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Case Basics
Docket No. 
Telemarketing Associates
(Argued the cause for the respondents)
(Department of Justice, Washington, argued the cause for the United States, as amicus curiae, supporting the petitioner)
(Chicago, Illinois, argued the cause for the petitioner)
Facts of the Case 

VietNow National Headquarters, a charitable nonprofit corporation, retained for-profit fundraising telemarketing corporations to solicit donations to aid Vietnam veterans. The contracts provided that the telemarketers would retain 85 percent of the gross receipts from Illinois donors. The Illinois Attorney General filed a complaint in state court, alleging that the telemarketers represented to donors that a significant amount of each dollar donated would be paid over to VietNow for charitable endeavors and that such representations were knowingly deceptive and materially false and constituted a fraud. The trial court granted the telemarketers' motion to dismiss on First Amendment grounds. In affirming, the Illinois Supreme Courts relied on U.S. Supreme Court precedent that held that certain regulations of charitable solicitation barring fees in excess of a prescribed level effectively imposed prior restraints on fundraising and were therefore incompatible with the First Amendment.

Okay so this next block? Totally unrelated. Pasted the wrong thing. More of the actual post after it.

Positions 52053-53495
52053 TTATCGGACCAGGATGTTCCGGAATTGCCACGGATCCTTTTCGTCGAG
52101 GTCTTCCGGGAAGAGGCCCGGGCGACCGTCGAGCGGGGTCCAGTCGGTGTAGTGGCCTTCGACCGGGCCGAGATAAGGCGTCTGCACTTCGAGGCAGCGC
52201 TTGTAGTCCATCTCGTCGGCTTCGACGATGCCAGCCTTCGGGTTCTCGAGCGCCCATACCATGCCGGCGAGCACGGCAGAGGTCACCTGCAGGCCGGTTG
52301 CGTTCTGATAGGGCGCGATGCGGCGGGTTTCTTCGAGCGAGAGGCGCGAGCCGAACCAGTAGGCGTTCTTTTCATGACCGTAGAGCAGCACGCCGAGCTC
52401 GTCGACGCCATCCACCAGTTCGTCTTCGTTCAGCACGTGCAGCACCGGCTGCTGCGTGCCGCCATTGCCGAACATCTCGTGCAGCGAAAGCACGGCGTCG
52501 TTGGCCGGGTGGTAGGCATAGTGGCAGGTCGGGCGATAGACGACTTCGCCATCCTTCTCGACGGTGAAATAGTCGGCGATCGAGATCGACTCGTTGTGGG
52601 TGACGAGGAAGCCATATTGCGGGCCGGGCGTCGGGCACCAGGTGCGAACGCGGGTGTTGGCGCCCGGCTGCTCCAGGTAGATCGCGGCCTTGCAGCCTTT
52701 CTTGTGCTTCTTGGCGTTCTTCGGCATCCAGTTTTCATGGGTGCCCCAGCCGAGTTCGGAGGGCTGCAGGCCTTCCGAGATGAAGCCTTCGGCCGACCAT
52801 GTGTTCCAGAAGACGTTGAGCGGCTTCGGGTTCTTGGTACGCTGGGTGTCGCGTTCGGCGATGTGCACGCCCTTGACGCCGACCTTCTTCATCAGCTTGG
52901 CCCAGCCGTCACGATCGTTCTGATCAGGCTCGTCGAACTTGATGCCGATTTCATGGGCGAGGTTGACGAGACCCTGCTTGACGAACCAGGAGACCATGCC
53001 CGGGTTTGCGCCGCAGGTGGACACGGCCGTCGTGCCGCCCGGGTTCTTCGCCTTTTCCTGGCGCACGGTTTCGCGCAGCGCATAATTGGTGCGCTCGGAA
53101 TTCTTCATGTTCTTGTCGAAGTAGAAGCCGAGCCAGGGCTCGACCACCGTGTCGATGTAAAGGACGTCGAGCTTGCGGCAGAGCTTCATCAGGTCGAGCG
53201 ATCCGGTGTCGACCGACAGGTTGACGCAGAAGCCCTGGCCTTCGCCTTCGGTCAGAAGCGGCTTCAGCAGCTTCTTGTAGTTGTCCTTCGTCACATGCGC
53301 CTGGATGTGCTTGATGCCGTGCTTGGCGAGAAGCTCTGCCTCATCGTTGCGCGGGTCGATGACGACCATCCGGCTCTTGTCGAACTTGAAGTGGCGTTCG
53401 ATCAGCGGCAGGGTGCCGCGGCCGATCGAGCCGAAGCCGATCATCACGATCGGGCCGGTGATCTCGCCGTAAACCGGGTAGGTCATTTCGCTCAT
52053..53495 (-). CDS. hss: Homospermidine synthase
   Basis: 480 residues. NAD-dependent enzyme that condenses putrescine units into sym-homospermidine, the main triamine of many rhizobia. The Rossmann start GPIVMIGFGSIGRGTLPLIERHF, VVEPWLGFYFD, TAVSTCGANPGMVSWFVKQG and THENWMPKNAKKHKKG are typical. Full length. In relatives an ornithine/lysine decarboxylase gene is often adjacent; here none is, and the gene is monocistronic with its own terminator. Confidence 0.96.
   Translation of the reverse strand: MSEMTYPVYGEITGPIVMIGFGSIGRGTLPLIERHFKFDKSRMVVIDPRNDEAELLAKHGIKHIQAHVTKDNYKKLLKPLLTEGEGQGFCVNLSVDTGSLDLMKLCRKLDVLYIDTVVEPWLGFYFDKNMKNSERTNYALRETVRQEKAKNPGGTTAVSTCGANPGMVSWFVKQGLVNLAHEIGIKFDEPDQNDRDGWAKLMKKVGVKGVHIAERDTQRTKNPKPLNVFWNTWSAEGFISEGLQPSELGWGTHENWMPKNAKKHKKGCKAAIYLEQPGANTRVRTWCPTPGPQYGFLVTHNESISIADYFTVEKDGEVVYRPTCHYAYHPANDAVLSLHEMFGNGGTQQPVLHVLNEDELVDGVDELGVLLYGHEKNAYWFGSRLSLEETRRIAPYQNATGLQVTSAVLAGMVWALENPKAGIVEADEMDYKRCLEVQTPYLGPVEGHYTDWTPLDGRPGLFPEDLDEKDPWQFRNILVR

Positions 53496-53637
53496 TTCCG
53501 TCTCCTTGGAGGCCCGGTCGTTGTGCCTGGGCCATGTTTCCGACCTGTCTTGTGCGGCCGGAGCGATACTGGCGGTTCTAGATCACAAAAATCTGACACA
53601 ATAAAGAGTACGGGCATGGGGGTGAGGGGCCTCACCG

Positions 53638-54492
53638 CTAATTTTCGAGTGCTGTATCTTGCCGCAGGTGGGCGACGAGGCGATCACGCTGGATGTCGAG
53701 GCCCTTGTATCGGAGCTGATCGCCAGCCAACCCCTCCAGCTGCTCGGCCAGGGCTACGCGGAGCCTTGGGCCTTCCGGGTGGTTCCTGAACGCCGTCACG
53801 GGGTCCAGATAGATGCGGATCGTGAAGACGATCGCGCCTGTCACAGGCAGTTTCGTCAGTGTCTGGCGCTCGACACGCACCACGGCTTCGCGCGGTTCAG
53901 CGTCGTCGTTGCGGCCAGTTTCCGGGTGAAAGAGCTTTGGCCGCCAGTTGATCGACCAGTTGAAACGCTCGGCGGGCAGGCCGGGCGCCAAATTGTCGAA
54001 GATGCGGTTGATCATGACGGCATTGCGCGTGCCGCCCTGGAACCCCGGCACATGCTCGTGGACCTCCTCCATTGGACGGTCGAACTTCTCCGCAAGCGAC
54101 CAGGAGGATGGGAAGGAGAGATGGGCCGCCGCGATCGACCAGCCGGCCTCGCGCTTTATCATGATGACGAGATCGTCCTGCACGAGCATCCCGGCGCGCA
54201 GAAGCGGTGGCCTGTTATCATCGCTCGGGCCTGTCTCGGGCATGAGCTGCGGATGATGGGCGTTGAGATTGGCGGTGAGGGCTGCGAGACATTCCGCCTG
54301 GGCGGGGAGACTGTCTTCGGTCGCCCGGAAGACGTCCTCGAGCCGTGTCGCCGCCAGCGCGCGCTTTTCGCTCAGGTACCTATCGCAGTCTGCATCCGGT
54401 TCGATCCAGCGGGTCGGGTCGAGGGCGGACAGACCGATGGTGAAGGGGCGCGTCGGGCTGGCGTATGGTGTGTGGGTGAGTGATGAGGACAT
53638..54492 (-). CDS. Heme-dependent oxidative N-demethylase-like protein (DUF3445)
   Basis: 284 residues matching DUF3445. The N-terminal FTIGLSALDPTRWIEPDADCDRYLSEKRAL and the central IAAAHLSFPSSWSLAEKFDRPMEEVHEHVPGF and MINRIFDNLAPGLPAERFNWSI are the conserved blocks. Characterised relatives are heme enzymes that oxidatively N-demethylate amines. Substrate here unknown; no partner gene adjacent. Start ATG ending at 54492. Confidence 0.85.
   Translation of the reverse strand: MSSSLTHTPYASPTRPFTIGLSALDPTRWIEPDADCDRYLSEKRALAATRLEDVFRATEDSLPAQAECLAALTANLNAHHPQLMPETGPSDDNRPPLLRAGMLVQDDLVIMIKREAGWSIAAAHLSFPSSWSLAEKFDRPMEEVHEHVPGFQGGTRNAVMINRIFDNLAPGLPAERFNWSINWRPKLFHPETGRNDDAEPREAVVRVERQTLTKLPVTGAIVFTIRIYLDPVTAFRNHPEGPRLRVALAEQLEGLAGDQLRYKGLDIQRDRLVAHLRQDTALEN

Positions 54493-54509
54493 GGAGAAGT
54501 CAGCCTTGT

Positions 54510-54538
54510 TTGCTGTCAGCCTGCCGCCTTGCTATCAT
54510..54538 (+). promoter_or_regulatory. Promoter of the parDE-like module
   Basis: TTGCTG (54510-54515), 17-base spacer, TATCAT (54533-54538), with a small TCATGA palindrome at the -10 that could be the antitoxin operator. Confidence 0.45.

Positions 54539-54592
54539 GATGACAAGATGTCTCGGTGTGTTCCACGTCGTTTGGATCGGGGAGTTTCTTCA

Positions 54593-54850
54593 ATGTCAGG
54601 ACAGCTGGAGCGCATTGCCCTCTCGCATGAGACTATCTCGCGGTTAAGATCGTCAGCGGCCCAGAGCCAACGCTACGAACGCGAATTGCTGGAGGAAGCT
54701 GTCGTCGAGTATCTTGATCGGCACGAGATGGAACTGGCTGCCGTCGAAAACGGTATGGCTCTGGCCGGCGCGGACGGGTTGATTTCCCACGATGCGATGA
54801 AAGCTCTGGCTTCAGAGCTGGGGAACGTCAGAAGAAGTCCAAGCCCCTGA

Does the First Amendment permit a State to maintain fraud actions alleging that fundraisers made false or misleading representations designed to deceive donors about how their donations will be used?

Decision: 9 votes for Madigan, 0 vote(s) against
Legal provision: Amendment 1: Speech, Press, and Assembly

Yes. In a unanimous opinion delivered by Justice Ruth Bader Ginsburg, the Court held that, consistent with the Court's precedent and the First Amendment, States may maintain fraud actions when fundraisers make false or misleading representations designed to deceive donors about how their donations will be used. The Court reasoned that, while bare failure to disclose that information directly to potential donors does not suffice to establish fraud, when nondisclosure is accompanied by intentionally misleading statements designed to deceive the listener, the First Amendment does not preclude a fraud claim. Because the state's action was on misrepresentations that were not protected by freedom of speech, rather than the high percentage of donations retained, the Court concluded that the allegations against the telemarketers therefore state a claim for relief that can survive a motion to dismiss.

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MADIGAN v. TELEMARKETING ASSOCIATES. The Oyez Project at IIT Chicago-Kent College of Law. 26 August 2015. <>.
MADIGAN v. TELEMARKETING ASSOCIATES, The Oyez Project at IIT Chicago-Kent College of Law, (last visited August 26, 2015).
"MADIGAN v. TELEMARKETING ASSOCIATES," The Oyez Project at IIT Chicago-Kent College of Law, accessed August 26, 2015,